Vilar, Van Scoyoc Vie for East Hampton Town Supervisor’s Seat

East Hampton Town Supervisor candidate Peter Van Scoyoc, left, and Republican challenger Manny Vilar, right. Michael Heller photos
East Hampton Town Supervisor candidate Peter Van Scoyoc, left, and Republican challenger Manny Vilar, right. Michael Heller photos

With incumbent Supervisor Larry Cantwell choosing not to seek re-election this year, the race for supervisor has Mr. Cantwell’s deputy, Councilman Peter Van Scoyoc, a Democrat, facing challenger Manny Vilar, a New York State Parks police sergeant running on the Republican line.

Peter Van Scoyoc

Peter Van Scoyoc, 58, is serving his sixth year as a town board member and fourth year as deputy supervisor under Larry Cantwell, but his experience in town government began long before he was first elected as a councilman. Mr. Van Scoyoc has had a hand in town government for 17 years, having served on the town’s planning board for six years, and on its zoning board of appeals for five years. A resident of Northwest Woods, with family roots in the town that stretch back to the 1700s, Mr. Van Scoyoc carries the endorsement of the Democratic, Working Families and Independence Party lines.

On the campaign trail, Mr. Van Scoyoc has touted the town board’s accomplishments over the last six years, including the purchase of hundreds of acres of open space, ongoing hamlet studies and the adoption of the town’s rental registry, as well as water quality initiatives, including the adoption of the strictest septic code in the state and an accompanying rebate program to offset that burden for residents. This week, he said much more needs to be done when it comes to issues like water quality, affordable housing and coastal erosion.

Mr. Van Scoyoc has been a supporter of the Deepwater Wind project that aims to build a wind farm off the coast the Montauk, and said he believes most residents support the plan which would aid efforts to create a sustainable energy source for a town focused on its greatest asset — the environment. The news of contamination of well water in Wainscott has reinforced the fact that what happens on land affects drinking water, and Mr. Van Scoyoc said he would like to see more education for residents about the impact certain chemicals and pesticides can have on the aquifer.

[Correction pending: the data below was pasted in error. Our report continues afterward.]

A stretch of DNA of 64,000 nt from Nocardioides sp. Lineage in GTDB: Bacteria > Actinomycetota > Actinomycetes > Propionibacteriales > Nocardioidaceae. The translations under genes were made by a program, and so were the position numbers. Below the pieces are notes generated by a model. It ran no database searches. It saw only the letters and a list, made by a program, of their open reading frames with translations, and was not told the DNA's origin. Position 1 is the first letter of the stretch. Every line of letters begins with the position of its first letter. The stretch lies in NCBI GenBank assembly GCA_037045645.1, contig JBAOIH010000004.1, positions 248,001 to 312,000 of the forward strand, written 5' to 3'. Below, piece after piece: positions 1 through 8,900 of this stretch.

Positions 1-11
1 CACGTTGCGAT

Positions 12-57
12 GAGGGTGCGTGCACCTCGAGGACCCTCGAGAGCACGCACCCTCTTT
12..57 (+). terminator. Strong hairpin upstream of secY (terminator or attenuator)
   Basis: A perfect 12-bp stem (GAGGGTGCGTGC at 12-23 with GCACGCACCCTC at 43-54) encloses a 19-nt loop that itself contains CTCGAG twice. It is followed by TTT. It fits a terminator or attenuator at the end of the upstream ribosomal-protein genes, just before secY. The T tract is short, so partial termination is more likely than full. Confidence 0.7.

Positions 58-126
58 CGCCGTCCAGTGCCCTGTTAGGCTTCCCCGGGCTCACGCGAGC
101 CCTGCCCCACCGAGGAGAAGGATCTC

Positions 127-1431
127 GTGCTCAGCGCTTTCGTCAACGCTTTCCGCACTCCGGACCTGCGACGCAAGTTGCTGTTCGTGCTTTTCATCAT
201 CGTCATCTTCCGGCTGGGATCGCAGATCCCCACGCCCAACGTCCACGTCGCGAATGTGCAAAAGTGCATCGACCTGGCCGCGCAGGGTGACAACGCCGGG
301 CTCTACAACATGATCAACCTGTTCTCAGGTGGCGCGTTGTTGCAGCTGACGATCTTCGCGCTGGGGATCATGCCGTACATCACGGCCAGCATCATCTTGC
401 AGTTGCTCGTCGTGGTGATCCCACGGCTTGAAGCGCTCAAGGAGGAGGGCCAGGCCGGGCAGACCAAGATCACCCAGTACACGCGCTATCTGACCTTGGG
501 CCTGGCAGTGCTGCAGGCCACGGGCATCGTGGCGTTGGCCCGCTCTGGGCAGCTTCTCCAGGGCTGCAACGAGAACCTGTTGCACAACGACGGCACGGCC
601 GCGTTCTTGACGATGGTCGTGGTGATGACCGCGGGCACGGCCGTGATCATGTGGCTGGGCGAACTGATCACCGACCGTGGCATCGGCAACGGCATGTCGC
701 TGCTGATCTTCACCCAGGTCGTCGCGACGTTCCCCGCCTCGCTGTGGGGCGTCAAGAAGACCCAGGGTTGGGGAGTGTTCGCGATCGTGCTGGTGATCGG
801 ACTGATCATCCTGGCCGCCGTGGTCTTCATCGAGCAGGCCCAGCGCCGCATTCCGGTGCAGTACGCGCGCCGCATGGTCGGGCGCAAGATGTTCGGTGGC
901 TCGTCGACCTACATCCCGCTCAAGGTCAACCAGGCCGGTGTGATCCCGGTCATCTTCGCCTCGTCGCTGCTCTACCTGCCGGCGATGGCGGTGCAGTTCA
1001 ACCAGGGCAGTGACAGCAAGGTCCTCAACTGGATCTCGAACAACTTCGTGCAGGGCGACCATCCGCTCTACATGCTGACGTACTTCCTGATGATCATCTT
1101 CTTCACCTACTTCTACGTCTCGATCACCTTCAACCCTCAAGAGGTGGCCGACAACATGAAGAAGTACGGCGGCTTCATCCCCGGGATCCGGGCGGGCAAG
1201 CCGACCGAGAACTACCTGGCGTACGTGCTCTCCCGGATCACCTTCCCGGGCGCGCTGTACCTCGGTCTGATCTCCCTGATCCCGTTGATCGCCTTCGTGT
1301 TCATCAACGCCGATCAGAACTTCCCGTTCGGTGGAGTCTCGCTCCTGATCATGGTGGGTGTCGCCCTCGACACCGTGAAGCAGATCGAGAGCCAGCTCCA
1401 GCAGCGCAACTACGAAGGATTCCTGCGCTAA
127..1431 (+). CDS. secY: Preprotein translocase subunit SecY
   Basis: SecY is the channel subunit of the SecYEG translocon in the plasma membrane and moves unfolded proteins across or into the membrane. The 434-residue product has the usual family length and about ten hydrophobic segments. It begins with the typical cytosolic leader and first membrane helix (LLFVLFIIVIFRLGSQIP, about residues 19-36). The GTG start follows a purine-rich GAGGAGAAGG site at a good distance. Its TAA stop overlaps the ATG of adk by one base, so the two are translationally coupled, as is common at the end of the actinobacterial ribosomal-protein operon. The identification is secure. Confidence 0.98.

While there are two affordable housing projects on the way, Mr. Van Scoyoc said the town would continue to look for suitable parcels to increase its housing stock, including parcels already owned by the town.

“I think I have had a lot of relevant experience working in town government for 17 years including six on the town board — I can’t believe sometimes it has been that long,” said Mr. Van Scoyoc. “I feel like I know this community well, I understand what is required in government in terms of procedures, and have a lot of institutional knowledge working with various departments. I won’t be starting out on day one.”

Manny Vilar

Manny Vilar, 57, is running in his first local election, but as a New York State Parks Police sergeant, and founder of the Police Benevolent Association of New York, politics is something he has been a part of on the state level for a number of years. The Springs resident has the support of the Republican and Conservative party lines.

It is that experience in Albany, working with state lawmakers on behalf of the fifth largest police union in the state that Mr. Vilar says gives him the skills necessary to lead the town board. On the campaign trail, which Mr. Vilar said “has been nothing short of an amazing experience,” the candidate said water quality has continued to be a concern for most residents.

While Mr. Vilar said he supported the town’s septic replacement and rebate program — a program he noted would not have been possible without the state legislature and voters allowing the five East End towns to use 20 percent of their CPF for water quality projects — he touted a plan rolled out by Republicans that would tap federal funds via a loan to fund widespread septic system replacements. “We can’t think $5 million a year is a pollution solution,” he said.

Mr. Vilar said he would like noise generated by the East Hampton Airport addressed, but said he also understood the “need and necessity of having an airport.” He said he believed negotiating skills he had cultivated in Albany would aid in negotiating with an entity like the FAA, but also different user groups at the airport.

Mr. Vilar said another pressing issue was affordable housing, and charged that the current town board had not taken that seriously enough. “We have an affordable housing crisis, but what we really have is a cost of living problem,” he said, stating the town should be trying to draw in employers who can offer higher paying jobs to residents. “We have a great quality of life here, and the CEOs are summering here anyway,” he said.